Wednesday, December 8, 2010

Making Macarons: French vs. Italian Method [guest contributor]

Macarons. The 2 Methods of Making
by Jack LEE (part of a macaron series on Jack's blog)


When it comes to macarons, there are two methods of making them: the French method and the Italian method. Some chefs will tell you, they swear by the French method, and another will not hear of anything than the other. And knowing how chefs or pastry chefs are, once they have their mind set on their own philosophy, it is then a one way street. Personally, I don't have much of a preference, however if I were to choose to make macarons, I would most likely choose the Italian method over the French. *Only because you have less of a chance to over mix your batter.

In this post, I will explain the differences between the two methods.


Although there are two methods of making the macaron, and each method will require you to do things a bit differently, the general idea is the same. To incorporate your meringue into your mixture of almond flour and confectioner sugar.

1) THE MERINGUE: 

The French method of making the macaron requires you to start whipping your egg whites with a large amount of sugar into a stiff peak. What you will end up with is classically called, "French Meringue".  

The Italian method of making the macaron is similar, but instead of making the French meringue, you are now making the "Italian Meringue". And this is done by boiling a mixture of water and sugar to a temperature of 118C - 121C and then adding it to your lightly frothed egg whites.

The mixture of sugar and water: simple syrup

Boiling the syrup to 118C or 121C

2) THE MIXING: During the incorporation of meringues into the dry mixture, I find it harder to fold in the French meringue into to dry mix compared to the Italian meringue. Although it is harder to fold in the French meringue into your dry mix, at the same time, the border line between a nicely incorporated and an over mixed is just a matter of 2-3 extra stirs away. 
Once you have over mixed your batter, you will start to release the water content that was once trapped by the stiff meringue, resulting in a very runny batter that will not hold its dome shape when piped. You will have an easier time folding in the Italian meringue and the chance of over mixing the macaron batter is smaller. Since the egg whites are partially cooked by the hot syrup, therefore making the proteins bonds stronger.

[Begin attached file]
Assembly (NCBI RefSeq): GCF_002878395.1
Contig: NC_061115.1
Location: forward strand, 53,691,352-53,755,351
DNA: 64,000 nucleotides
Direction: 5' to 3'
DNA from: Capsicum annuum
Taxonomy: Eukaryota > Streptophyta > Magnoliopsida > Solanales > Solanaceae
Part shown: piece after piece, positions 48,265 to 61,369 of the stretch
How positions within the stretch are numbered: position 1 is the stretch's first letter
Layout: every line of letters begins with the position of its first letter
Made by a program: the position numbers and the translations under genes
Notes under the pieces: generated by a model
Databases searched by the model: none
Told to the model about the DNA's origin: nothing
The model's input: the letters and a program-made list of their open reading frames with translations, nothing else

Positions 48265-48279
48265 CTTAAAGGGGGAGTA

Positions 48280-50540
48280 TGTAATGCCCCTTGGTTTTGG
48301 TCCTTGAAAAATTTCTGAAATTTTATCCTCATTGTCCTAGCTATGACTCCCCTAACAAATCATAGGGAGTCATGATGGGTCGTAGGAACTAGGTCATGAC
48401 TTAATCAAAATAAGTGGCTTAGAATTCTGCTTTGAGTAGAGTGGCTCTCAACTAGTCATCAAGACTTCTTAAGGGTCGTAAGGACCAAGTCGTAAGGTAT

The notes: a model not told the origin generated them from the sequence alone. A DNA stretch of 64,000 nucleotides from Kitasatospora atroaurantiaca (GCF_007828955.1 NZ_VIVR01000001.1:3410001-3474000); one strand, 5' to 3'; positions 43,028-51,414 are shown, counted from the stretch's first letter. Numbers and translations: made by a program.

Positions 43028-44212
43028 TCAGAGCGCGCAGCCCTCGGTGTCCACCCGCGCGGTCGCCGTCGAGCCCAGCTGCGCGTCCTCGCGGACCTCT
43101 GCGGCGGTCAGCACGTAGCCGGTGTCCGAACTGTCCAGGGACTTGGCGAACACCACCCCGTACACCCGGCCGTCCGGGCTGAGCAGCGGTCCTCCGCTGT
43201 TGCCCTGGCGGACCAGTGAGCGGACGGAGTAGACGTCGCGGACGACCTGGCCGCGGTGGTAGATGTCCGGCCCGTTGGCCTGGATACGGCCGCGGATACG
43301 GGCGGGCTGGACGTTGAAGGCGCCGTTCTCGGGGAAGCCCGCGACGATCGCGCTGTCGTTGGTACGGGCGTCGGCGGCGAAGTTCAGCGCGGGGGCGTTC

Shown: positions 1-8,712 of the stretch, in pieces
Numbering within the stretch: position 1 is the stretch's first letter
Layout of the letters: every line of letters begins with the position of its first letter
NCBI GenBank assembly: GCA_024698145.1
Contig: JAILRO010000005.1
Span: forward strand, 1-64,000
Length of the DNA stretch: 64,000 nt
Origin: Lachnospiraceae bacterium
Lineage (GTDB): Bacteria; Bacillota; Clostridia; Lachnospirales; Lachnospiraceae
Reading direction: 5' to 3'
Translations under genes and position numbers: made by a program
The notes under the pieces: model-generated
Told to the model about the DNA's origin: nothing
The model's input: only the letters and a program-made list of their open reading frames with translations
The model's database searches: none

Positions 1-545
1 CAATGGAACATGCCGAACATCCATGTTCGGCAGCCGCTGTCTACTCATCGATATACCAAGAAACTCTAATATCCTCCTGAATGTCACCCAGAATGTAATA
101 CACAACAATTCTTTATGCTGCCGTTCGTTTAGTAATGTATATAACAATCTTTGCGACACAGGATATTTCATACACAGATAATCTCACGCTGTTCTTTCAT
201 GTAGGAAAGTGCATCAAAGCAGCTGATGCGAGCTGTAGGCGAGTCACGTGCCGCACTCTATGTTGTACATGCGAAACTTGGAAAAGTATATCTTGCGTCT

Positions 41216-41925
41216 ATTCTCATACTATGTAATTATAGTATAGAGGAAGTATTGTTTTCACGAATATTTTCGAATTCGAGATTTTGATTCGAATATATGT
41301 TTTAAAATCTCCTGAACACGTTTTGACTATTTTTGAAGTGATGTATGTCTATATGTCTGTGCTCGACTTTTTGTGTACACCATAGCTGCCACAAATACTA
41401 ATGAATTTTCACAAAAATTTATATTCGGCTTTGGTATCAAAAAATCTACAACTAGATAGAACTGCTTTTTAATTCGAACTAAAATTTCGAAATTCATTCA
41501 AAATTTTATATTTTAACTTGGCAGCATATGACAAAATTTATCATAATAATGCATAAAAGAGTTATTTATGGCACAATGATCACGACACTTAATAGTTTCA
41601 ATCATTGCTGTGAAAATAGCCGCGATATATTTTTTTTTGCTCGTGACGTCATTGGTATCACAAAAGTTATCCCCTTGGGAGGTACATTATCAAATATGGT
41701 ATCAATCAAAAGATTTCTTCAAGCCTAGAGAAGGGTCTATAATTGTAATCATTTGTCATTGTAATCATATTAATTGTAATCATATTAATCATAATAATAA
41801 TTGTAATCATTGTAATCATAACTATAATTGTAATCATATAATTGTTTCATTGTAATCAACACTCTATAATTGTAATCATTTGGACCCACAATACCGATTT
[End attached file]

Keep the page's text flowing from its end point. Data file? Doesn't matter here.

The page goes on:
French Method: Folding in the French Meringue

Italian Method: Folding in the Italian Meringue

3) THE RESTING: There is also a difference between the period of resting time prior to baking your macarons. Resting time is one of the many important factors for the proper rise of the macarons during baking. Resting will allow a thin layer of skin to form on the surface of your piped macaron, and is also one of the contributors to producing the famous "feet" on the bottom of your baked shells. 

The French method will contain more moisture content and thus, will require you to rest your piped shells for at least 15-30 minutes depending on the humidity of the room. The Italian method, on the other hand, only requires you to rest your piped macaron batter for approximately 10-15 minutes. The reason for this shorter time of rest is due to the evaporation of moisture already happening when you were adding the hot syrup into your egg whites and whipping it to cool.

Before resting

After resting

[All photos in this post provided by Jack, the author of this article.]


Jack had his first culinary exposure at the early age of 16 when he procured a position at a rotisserie restaurant. It was then that Jack quickly realized his interest in food wasn't just a spark anymore, but it had grown into something much greater. A love and passion for food had developed.  In the last 7 years, Jack has cooked his way through the fine dining kitchens of Toronto with his focuses on French Cuisine. And in 2010, Jack sets out to attend the French Pastry School in Chicago, hoping to further gain new culinary experiences through the world of French pastries. www.baking104.com.tw

4 comments:

  1. How apropos.

    Now I'm starting to wonder if the Swiss meringue method would work for macarons. Also, I try to avoid any instance of boiling sugar and water because it hurts when it spatters and it's a mess to clean up.

    Worth a shot I suppose, after this past weekend's new recipe defeat.

    P.S: I {heart} Macarons is a great book. Almost foolproof. 4/5 times success rate for me.

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  2. i really appreciated this after my own recent macaron follies

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  3. a very good comparison note here between the well loved macarons :)

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  4. how about the taste of the macarons? Do they have any difference?

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